Sleep and Other Super Secrets of "Self-Care"

Behind the trendy term, there’s a commonsense concept that can make a difference for patients living with chronic illness.

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Illustration of  sleep and rare disease patient

Self-care isn’t self-indulgent. It’s about being self-aware and recognizing your own needs, a healthy practice for people who live with rare diseases and chronic conditions.

“Self-care can help patients with long-term illness maintain a level of consistency and wellness they wouldn't otherwise get with medications alone,” said Amy Orr, the author of Taming Chronic Pain and someone who lives with chronic illness herself.

Conversely, self-neglect can contribute to increased symptoms, stress and flare ups. Resiliency and mental health decline.

Self-care sounds simple enough. Eat nutritious foods. Get a good night’s sleep. Put in some exercise. Enjoy time with friends and relatives. You don’t have to spend lots of money on bubble bath, spa days and exotic vacations.

Aidan Walsh, a college freshman who has a primary immunodeficiency, recommends setting limits and taking breaks. 

“Sometimes I just need a day of rest,” he said.

So why doesn’t everybody practice self-care?

“There are many reasons why people with chronic illness will neglect self-care, from feeling as though they simply don’t have the energy to engage in the exercises to feeling undeserving or helpless to create a positive impact on their physiological and/or emotional well-being,” said Dr. Felecia Sumner, a family medicine doctor in suburban Philadelphia and the author of Fill Your Cup: A Physician's Guide to Caring for Yourself, Creating Your Purpose, and Masterfully Managing Your Condition.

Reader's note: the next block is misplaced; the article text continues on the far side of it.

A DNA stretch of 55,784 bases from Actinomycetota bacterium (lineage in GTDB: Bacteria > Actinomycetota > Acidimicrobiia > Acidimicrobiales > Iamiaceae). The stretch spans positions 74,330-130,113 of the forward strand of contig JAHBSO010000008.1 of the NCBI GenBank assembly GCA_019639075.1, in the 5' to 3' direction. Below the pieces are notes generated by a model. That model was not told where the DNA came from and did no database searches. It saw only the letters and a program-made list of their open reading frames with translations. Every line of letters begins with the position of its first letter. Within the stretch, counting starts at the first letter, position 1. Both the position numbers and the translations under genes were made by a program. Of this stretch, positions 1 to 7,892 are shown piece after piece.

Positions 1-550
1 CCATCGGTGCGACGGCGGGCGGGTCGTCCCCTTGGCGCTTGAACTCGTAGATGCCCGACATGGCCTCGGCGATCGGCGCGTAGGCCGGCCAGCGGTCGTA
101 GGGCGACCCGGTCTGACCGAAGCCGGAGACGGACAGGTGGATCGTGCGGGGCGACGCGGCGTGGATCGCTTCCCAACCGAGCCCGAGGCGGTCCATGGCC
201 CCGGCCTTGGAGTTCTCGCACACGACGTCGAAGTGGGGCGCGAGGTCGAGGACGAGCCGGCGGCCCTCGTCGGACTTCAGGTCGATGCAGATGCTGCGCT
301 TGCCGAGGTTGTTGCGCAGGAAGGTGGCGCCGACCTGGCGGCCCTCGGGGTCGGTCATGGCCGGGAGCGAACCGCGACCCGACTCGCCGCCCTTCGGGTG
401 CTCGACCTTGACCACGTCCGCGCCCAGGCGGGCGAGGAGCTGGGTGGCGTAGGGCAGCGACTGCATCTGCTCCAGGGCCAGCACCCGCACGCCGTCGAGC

For people with chronic illnesses, self-care begins with an attitude adjustment. Don’t focus on struggling with disease. Think about ways to make life more enjoyable.

“When we are operating in survival mode there is no awareness of our overarching quality of life because the brain only cares about keeping us alive,” Dr. Sumner said. “Accessing small ways to bring self-care into the focus will calm the survival brain so we can begin to build a healthy relationship with ourselves.”

A good place to start is establishing a daily bedtime to ensure you get the rest you need to take on the day. Dr. Sumner suggests 10 p.m., when the body’s levels of cortisol, the hormone associated with stress, are at their lowest.

Friendship and social interaction also enhance well-being, she said. Think of the outdoors as a happy place and find joy in a connection with nature. Above all, listen carefully to your body.

“For people with hemophilia, for example, self-care involves paying close attention to what your body is telling you,” she said. “Don’t ignore joint pain.”
Caregivers also should practice self-care. You can’t take care of others if you don’t care for yourself. And eating well, exercising and safeguarding sleep helps to bolster an environment in which self-care is a priority for everyone.

Hemaware.com, a website from the National Hemophilia Foundation, recently interviewed Cazandra Campos-MacDonald who said caring for two sons who have hemophilia always took priority. For too long, she did not manage her depression, she said.

“I finally gave myself permission to put myself first. For so many years, I was at the bottom of the list,” Campos-MacDonald told Hemaware.

A daily gratitude exercise—voicing three things to be grateful for each morning—can reduce stress and enhance the effect of dopamine and serotonin, chemical messengers sometimes referred to as “happy hormones,” said Kate Truitt, Ph.D, a licensed clinical psychologist in Pasadena, California. Don’t forget the simple gifts of life: a child’s smile, the scent of morning coffee, the sparkle of sunlight on a beautiful day.

“Gratitude exercises also will disrupt cycling thoughts of depression and anxiety and enhance mindfulness and connection to the world,” she said. 

Achieving consistent self-care is a journey. It doesn’t happen overnight, so don’t be too hard on yourself if you stay up late or take a second helping at dinner. 

“The day-to-day grind of always taking the best possible care of yourself, and putting your physical health first, wears even the most diligent patient down, and lapses are inevitable,” Orr said. Forgive yourself and move on.

Seven Secrets of Self-Care Infographic